We are pleased to welcome Professor Victoria Braithwaite from the Department of Biology, Penn State University, as a new Editor of Proceedings B. Professor Braithwaite has served as an Associate Editor for the journal for the past 5 years and steps up to the Editor role in September 2017. Her area of expertise covers the field of animal behaviour, cognition and welfare. We recently asked Professor Braithwaite a few questions about her background, experience and her new role.
Tell us more about your field of research?
I am interested in the ecological and environmental drivers that shape adult animal behaviour. My group and I look at this in a number of different species across a range of contexts. For example, populations of fish that live in areas where predation pressure is high become much faster at making decisions compared to conspecifics living with little threat from predators. Populations of fish that live in structurally complex environments learn to use features and cues associated with that complexity to remember the position of key resources. When during development animals learn about salient features in their environment also interests me, and my group and I have investigated sensitive stages during development to investigate how these influence future behaviour.
Sometime ago, my group and I realised that understanding how behaviour develops in natural environments has useful applications with regard to the way captive populations are reared, particularly when animals are being reared for release into natural environments for conservation projects. Providing animals with an experience of change and variability in the captive environment promotes a degree of behavioural flexibility that is not found if animals are reared with little stimulation. This aspect of my work has also led to a growing interest in animal welfare research.
What prompted you to work in this field?
As an undergraduate, I studied for a degree in zoology, and found that my studies suddenly leapt to life when I took a course in animal behaviour. At that point I recognised that I had found an area that I wanted to focus on. After graduating, I was given an opportunity to spend a year developing a project investigating the way homing pigeons use visual landmarks to create maps. I spent my time trying to figure out how their multiple sensory systems were involved in their remarkable homing abilities. I was delighted as the year-long project morphed seamlessly into a D.Phil. and, not long after that, I found myself on a career path that has led me to where I am today. It’s been a fascinating journey that has allowed me to work with a wide range of animals, in some truly special places, and with some amazing people.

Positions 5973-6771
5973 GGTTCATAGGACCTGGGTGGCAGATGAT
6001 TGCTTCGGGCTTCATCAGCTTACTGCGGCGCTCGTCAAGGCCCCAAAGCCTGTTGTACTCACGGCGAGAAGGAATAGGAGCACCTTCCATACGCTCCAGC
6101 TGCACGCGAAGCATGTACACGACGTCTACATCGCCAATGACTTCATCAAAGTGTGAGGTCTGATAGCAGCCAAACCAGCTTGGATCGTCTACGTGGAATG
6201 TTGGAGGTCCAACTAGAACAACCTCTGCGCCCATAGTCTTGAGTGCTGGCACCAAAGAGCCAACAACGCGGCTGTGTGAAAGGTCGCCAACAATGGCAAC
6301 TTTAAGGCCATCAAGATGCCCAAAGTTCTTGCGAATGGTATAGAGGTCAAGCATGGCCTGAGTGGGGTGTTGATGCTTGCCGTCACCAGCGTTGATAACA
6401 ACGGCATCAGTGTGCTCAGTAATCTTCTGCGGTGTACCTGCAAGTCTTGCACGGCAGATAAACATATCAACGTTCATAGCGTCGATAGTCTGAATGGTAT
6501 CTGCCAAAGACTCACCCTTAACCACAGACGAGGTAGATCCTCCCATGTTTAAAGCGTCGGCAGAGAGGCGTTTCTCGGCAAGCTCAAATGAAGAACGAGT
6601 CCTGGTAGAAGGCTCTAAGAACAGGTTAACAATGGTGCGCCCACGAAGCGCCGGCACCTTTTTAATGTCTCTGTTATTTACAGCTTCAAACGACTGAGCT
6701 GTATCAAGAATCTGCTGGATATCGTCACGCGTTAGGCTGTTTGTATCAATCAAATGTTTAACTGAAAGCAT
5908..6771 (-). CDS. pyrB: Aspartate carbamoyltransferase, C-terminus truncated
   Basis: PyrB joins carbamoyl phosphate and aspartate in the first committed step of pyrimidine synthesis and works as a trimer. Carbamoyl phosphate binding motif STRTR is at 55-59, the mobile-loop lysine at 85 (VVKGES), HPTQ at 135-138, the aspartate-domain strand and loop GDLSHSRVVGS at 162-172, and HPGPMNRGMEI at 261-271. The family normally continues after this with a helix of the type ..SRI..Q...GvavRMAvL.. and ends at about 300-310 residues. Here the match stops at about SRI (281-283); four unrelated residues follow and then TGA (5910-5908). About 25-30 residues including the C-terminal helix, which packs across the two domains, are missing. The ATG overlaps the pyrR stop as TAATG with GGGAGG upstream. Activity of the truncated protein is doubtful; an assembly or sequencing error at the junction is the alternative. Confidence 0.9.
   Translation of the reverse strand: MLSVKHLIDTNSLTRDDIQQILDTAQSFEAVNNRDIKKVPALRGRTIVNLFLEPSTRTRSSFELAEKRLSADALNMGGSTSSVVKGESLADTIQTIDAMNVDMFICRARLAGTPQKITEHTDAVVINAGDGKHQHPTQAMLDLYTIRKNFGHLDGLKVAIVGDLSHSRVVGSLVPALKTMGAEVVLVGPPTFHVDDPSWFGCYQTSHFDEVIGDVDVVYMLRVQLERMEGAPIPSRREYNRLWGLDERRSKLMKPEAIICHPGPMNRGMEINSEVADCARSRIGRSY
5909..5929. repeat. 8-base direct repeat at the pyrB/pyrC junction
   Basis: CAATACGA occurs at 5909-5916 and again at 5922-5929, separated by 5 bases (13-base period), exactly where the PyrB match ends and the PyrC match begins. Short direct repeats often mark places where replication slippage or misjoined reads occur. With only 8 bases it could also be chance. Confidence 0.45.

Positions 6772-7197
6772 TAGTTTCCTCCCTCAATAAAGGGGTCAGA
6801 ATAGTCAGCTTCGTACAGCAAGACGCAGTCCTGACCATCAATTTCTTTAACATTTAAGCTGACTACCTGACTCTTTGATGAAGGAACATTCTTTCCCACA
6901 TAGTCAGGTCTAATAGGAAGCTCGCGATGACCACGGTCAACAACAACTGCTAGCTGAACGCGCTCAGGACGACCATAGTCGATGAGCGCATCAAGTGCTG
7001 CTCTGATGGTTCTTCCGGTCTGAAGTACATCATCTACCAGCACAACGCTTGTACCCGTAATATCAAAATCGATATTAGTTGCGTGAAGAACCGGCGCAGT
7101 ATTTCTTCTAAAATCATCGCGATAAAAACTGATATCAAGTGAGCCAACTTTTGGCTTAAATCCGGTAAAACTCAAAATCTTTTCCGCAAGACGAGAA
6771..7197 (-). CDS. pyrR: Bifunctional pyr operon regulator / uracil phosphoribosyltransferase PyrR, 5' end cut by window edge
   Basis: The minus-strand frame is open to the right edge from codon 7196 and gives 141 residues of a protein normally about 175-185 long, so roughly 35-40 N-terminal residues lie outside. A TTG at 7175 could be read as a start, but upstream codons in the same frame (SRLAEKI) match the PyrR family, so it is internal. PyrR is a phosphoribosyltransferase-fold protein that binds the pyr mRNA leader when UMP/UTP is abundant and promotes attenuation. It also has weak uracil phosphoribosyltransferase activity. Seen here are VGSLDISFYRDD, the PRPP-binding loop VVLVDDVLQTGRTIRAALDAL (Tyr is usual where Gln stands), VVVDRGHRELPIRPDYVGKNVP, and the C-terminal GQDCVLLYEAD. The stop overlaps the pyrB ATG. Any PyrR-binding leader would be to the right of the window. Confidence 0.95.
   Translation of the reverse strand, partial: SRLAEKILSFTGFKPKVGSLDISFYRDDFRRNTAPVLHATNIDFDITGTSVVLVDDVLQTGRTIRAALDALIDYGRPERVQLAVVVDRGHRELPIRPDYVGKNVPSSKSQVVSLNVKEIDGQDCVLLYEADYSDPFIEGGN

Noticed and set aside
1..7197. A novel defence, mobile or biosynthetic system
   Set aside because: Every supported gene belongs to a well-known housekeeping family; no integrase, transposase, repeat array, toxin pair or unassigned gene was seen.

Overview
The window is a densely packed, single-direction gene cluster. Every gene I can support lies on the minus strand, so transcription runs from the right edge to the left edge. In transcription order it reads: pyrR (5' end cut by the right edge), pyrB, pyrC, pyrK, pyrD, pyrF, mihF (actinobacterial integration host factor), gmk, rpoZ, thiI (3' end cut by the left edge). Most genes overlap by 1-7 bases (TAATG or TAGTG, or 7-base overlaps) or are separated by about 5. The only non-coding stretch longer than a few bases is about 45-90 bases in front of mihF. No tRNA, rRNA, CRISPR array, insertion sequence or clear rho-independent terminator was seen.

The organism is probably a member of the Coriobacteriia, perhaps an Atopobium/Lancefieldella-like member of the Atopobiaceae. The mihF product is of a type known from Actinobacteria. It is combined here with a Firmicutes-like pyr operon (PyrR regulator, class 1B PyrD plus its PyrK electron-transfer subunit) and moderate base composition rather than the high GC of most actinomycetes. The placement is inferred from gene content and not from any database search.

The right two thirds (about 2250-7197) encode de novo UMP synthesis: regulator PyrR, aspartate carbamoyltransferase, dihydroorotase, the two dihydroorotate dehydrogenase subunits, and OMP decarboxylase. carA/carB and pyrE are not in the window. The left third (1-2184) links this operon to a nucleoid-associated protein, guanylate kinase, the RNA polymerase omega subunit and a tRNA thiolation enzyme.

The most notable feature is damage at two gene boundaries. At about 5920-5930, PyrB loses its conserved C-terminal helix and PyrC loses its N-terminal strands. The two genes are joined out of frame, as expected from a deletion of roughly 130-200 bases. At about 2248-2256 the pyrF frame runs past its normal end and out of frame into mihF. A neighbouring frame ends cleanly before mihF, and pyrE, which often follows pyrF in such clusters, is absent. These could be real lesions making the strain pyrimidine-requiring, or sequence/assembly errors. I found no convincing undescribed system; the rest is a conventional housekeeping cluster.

What has been the biggest influence on your career?
Without a doubt, the greatest influences on my career have come from interactions with two significant mentors. Professor Marian Dawkins, FRS, was my undergraduate tutor and then a member of my graduate research committee at the University of Oxford, and Professor Felicity Huntingford, FRSE, was my post-doctoral mentor at the University of Glasgow. Both, impressively accomplished researchers in their own right, were outstanding advisors who were generous with their time and ideas. In working closely with them, they taught me the value of initially taking time to watch an animal and see what it does before doing anything else. Then they helped me to realise the importance of a simple but effective experimental design that posed a question in a way that allows an animal to understand what you are asking. It sounds simple but too often I think we jump in and ask animals to do things that are either alien to them, or we are posing questions that they do not understand!
Why did you join the Proceedings B Editorial Board?
I have always held the journal in high regard. This made the choice to become an Associate Editor easy, because the role felt to be a way of giving something back to the journal. Being asked to take on more responsibility and become an Editor required a bit more reflection but, again, I am happy to be working for a scientific journal that reaches a broad audience and is committed to publishing excellent research papers.
What advice would you give to someone who wants to submit to Proceedings B?
First, ask yourself why you believe this particular result or study is a really significant contribution to the field. What is it that your study has found or demonstrated that allows us now to think about or understand the world in a different way? Take time to consider whether the results you have are a truly big step forward, or whether they would be a better fit in a more specialised journal.
If you are still not sure, try asking a couple of colleagues what they think about the result – do they get as excited about it as you do? If things still look positive and you decide to prepare a manuscript to submit, find a way to express the significance and novelty of your result in both the abstract and the opening paragraph of the article. You need to find a way to engage your audience with what makes your manuscript exciting from the get-go.
Proceedings B is looking to publish more high-quality research articles and reviews in the field of animal behaviour. If you have an idea for a review, we strongly encourage you to submit a proposal. Find out more about the submission process.